The music industry is full of legends, and one of the most prominent is multi-talented rockstar-turned-actor Steven Van Zandt. An acclaimed guitarist, he is best known for being part of Bruce Springsteen’s E-Street Band and supporting “The Boss” for decades. As a musician, he is so respected that artists like Meat Loaf, Pearl Jam and Nancy Sinatra have all covered his songs.
However, he is not only an esteemed musician; his list of acting credits is also stellar. His most important role is that of Silvio in The Sopranosbut he also acted in Lilyhammer and lent his talent to Martin Scorsese The Irishman. Elsewhere, he engaged in various charitable causes and consistently proved himself to be one of rock’s most affable men.
Despite this multifaceted career, Van Zandt is first and foremost a revered musician. This status has made his musings on music some of the most coveted, his nuggets of wisdom always welcome. When he sat down with twirl in March 2022, he gave one of his best takes to date.
It was immediately brought to Van Zandt’s attention that he had recently said that rock ‘n’ roll had become “irrelevant”. When asked how things went, he responded with an informed answer that was hard to question.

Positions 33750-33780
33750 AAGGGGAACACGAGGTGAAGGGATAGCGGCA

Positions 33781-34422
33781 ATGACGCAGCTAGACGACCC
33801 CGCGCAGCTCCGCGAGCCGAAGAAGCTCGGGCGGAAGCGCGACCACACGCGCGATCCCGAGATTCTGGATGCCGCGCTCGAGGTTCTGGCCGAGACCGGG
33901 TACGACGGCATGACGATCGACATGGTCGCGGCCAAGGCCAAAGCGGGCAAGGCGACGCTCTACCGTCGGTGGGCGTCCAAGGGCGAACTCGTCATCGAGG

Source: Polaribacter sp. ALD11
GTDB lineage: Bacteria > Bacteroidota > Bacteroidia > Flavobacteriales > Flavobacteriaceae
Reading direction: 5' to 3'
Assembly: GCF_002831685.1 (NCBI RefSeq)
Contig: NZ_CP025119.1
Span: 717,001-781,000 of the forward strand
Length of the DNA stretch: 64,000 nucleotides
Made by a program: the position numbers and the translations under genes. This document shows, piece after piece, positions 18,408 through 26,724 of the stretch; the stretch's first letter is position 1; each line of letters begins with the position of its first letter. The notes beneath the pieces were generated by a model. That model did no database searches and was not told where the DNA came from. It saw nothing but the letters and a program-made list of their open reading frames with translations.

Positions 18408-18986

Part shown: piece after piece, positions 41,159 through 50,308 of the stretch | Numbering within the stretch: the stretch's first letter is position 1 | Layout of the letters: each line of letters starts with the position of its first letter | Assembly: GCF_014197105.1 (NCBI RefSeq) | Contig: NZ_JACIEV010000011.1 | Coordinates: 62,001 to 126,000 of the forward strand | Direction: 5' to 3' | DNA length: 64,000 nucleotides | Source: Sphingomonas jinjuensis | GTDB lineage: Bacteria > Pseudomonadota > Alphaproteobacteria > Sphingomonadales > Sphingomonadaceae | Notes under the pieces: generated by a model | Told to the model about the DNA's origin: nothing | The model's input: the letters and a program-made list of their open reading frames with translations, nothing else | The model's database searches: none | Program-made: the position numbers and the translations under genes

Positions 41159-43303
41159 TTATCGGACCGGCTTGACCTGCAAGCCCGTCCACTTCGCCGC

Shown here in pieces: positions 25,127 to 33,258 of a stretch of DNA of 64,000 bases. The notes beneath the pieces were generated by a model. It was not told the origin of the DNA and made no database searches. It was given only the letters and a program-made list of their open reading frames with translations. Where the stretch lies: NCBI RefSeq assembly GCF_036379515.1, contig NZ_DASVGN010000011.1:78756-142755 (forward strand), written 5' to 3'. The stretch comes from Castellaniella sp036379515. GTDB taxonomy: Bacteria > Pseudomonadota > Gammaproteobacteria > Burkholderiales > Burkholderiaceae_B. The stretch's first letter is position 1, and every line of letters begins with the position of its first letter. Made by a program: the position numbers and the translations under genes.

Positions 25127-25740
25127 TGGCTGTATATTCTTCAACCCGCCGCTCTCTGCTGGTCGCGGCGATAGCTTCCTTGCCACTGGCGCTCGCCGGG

He began by clarifying his starting point: “It doesn’t matter in terms of the industry. We must hasten to add that living it is the most important thing. The later generations don’t really go out to see bands every night, which we used to do, but they go to festivals. I think it’s a very healthy way to keep things alive.
“In the industry itself, we have returned to a pop era. The rock era lasted – I timed it almost exactly 30 years from the Rolling Stones to the death of Kurt Cobain. Almost exactly from ’65-’94. Then we came back to a pop era,” he continued.
“’Pop era’ is where we first found rock. Now we’re back to a pop era, which is mostly mediocre stuff, but that’s okay. Rock has now returned to worship, perhaps where it belongs. It was a cult in 1965 and 1966 when we did the chart coup with the Beatles, or the British invasion, and now we’ve gone back to the cult which I think, naturally, in many ways the rock belongs. ”
“The infrastructure has changed, you don’t have the local clubs, the local theaters necessarily. You don’t have tour support, it’s long gone. Every band gets sick when I tell them that, but the bands got $250,000 to make a record. You also received $250,000 for a tour. It was normal. Because we have to evolve. This is where greatness comes from. Greatness comes from development. Nobody is born big.
He concluded: “All that and more radio playing local bands – I would call the biggest FM station in town, talk to the DJ and ask for songs. This is the other reason why rock has withdrawn from the mainstream. MTV gave a ridiculous sales boost, but at the same time, it helped kill it. We were very excited when a group came to town. You could barely get a picture of them in a magazine.
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